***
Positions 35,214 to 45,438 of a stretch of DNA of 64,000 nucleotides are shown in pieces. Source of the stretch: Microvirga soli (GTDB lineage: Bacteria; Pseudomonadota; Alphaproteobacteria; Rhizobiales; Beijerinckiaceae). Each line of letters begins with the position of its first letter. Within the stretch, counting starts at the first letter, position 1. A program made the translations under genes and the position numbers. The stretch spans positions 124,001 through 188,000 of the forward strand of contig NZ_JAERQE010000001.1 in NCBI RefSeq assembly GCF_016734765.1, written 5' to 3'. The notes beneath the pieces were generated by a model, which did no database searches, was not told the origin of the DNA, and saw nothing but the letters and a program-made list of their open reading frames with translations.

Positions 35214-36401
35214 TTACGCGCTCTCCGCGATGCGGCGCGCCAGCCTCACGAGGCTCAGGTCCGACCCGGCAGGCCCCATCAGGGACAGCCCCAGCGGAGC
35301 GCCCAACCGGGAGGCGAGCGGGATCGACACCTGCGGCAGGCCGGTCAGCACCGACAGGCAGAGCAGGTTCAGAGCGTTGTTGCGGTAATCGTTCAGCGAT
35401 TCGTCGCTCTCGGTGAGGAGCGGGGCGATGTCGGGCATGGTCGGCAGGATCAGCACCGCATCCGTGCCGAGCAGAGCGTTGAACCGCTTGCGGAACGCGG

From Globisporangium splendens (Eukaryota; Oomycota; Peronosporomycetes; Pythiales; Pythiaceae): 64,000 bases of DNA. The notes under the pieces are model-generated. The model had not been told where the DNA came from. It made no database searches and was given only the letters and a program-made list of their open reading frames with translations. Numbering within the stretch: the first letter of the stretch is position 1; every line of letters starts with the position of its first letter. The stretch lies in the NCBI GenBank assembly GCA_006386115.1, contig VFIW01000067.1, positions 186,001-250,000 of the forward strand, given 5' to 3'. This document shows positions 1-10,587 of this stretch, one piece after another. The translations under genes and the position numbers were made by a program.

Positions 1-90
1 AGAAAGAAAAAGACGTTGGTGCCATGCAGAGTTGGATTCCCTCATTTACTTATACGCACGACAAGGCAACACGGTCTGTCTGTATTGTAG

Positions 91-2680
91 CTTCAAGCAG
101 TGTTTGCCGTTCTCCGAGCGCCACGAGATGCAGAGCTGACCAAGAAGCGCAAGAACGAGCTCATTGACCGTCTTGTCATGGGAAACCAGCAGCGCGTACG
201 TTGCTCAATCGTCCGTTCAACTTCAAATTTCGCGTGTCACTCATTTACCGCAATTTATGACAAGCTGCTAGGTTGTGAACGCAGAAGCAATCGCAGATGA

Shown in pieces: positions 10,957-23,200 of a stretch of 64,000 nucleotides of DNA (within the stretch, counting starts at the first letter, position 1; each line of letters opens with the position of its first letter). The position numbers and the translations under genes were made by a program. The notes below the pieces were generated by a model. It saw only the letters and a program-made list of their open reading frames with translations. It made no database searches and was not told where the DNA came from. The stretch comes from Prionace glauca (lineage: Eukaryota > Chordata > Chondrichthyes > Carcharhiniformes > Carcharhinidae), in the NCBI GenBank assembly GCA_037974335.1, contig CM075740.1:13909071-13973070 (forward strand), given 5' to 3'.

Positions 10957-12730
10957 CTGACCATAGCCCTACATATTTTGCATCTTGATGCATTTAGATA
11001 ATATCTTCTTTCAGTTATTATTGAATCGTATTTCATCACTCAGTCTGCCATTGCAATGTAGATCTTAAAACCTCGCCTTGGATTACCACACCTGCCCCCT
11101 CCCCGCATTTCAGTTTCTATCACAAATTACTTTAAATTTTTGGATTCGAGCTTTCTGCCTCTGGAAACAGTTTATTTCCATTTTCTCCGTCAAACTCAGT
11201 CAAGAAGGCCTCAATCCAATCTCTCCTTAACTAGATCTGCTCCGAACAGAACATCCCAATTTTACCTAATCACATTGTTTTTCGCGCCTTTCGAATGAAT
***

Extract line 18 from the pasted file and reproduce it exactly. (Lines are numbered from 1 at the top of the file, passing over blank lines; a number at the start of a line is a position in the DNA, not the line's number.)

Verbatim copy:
11201 CAAGAAGGCCTCAATCCAATCTCTCCTTAACTAGATCTGCTCCGAACAGAACATCCCAATTTTACCTAATCACATTGTTTTTCGCGCCTTTCGAATGAAT